I suppose in the end, the whole of life becomes an act of letting go, but what always hurts the most is not taking a moment to say goodbye (Life of Pi)
In all actuality, we had said goodbye to each other. Maybe not so much in concise words exchanged, but certainly in the way that two Souls can communicate in much more subtle, profound ways. My last session with Richard was November 30, 2017 via Skype - as his immune system was compromised due to the chemotherapy. Our session was typical. Good. Beautiful. Profound, but not too profound. Not too, too serious. It was a 'lighter' version that particular evening - when we certainly could go much, much deeper - into much more 'challenging' (difficult) topics and areas. Not so much on this particular evening. He was lying in bed all bundled up. Comfy. He was wearing a knit cap and looked like a Buddha (I told him as much). And he was beaming. Glowing. He was truly happy. Truly at peace. Truly happy and at peace in that very moment - just as he was trying to teach me - all these years - to understand and remember / realize for myself. We ended the call / session like we always did - I put my hands in Anjali Mudra and bowed to him - and told him that I loved him. Richard put his hands in Anjali Mudra, placed his thumbs at his 'third eye' / on his forehead, and said "I love you too Barry." It was the last time we spoke. It was enough. It was perfect.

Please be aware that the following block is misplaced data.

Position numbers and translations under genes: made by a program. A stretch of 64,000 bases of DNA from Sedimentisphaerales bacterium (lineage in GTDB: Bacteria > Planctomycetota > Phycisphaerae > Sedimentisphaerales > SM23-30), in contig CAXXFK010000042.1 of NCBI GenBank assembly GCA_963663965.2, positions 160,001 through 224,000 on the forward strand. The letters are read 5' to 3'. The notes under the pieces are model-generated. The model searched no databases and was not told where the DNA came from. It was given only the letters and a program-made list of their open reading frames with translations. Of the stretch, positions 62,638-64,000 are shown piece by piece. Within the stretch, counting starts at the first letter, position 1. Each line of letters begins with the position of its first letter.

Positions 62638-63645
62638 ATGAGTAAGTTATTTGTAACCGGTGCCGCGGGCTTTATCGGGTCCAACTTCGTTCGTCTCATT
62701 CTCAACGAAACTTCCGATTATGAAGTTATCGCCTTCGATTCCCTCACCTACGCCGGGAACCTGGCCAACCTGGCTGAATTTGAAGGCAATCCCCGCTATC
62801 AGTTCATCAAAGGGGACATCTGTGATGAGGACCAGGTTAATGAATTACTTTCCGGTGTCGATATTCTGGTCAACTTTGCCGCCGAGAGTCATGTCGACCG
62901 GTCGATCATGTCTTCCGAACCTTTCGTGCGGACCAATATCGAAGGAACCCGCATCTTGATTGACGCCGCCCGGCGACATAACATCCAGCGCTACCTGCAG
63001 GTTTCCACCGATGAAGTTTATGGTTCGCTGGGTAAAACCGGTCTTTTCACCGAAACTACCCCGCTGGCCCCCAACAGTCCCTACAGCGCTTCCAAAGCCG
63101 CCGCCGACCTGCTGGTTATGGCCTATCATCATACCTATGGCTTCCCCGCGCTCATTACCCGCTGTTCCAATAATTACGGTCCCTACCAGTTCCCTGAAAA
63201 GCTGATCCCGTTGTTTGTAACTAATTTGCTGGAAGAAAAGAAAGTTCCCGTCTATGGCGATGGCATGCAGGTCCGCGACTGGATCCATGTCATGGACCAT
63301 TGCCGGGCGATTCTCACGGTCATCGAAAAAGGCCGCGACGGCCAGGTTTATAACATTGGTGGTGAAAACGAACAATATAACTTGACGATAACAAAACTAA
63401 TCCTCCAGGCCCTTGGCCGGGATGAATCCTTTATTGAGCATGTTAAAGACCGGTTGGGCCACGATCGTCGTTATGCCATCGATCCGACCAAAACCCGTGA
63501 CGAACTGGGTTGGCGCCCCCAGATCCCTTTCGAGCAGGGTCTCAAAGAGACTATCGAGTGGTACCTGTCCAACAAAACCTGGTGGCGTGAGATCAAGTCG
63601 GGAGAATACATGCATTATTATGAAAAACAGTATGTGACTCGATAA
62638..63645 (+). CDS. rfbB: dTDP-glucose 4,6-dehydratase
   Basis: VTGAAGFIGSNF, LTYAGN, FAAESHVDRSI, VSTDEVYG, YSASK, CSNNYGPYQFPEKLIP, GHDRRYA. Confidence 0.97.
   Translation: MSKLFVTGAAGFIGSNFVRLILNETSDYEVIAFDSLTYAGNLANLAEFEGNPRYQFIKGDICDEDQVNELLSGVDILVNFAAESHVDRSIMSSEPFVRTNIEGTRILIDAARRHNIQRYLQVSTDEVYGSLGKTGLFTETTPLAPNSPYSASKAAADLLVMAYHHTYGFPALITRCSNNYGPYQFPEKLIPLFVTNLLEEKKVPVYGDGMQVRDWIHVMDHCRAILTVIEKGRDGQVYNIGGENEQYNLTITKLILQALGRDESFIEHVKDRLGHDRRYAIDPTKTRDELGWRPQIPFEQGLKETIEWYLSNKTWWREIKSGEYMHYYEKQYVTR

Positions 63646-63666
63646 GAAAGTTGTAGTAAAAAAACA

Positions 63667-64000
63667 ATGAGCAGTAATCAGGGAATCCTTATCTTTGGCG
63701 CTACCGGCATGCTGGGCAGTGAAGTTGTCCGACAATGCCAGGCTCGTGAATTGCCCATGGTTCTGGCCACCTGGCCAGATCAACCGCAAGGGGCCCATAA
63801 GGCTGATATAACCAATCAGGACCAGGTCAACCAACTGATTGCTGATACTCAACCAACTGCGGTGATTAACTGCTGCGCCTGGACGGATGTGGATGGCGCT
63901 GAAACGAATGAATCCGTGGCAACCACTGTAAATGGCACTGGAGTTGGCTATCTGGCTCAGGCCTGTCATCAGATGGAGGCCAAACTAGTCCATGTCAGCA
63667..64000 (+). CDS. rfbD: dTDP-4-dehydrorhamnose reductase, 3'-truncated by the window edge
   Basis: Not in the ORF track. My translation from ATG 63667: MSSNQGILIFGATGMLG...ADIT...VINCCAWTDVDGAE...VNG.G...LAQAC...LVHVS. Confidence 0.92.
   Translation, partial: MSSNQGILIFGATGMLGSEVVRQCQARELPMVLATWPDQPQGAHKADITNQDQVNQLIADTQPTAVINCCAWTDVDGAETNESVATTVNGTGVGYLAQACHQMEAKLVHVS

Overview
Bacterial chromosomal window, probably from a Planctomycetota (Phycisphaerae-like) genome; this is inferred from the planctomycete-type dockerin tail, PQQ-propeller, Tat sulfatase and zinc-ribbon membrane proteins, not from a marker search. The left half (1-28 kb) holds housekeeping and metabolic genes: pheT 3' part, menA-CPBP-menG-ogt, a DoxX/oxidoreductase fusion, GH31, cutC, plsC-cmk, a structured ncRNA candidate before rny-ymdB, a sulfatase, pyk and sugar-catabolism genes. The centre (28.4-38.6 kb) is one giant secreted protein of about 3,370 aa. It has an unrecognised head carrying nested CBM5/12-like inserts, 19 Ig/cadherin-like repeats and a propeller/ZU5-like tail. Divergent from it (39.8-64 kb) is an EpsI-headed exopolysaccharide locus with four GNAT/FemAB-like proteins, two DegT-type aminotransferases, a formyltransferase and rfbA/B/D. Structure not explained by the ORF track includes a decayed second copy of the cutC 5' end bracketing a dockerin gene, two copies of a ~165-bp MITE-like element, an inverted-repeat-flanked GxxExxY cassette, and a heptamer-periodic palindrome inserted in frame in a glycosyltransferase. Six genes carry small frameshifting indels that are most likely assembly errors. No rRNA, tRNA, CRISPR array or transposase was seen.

I'm sure you're all familiar with the story of "The Rainbow Bridge." It's the mythic bridge to Heaven where just on this side of it is a place where all our deceased pets are waiting for us - to accompany us across the bridge into Heaven when it's our time to leave this life. It's a story that gives great comfort to young and old alike - a fitting picture that helps to lift our beloved companions into the mythic - into the Divine. A fitting example of and appropriate tribute to their great loyalty, courage, and above all - unconditional LOVE. The thing is, it's real. I've 'seen' it. Granted, it didn't appear to me as a bridge - and I didn't see any rainbows - but when I 'ascended' or was able to 'climb up' into what I can only describe as 'the Abode of Hanuman - the Abode of R-A-M and S-I-T-A' - it became clear that this was a 'staging area' or 'waiting room' or 'stepping-off' point to "Heaven." And the beauty of that place is indescribable - of infinite stars - and I experienced it (mostly) as being 'felt' - like a pure, exquisite, full, stillness - and it feels like pure LOVE. I will never forget it and I know that when I die, I will be met there - by all those whom have gone before me - all those I've loved so very dearly - and we will be together again - inseparable. And we will be ushered into Heaven, together. And so it goes with G-O-D.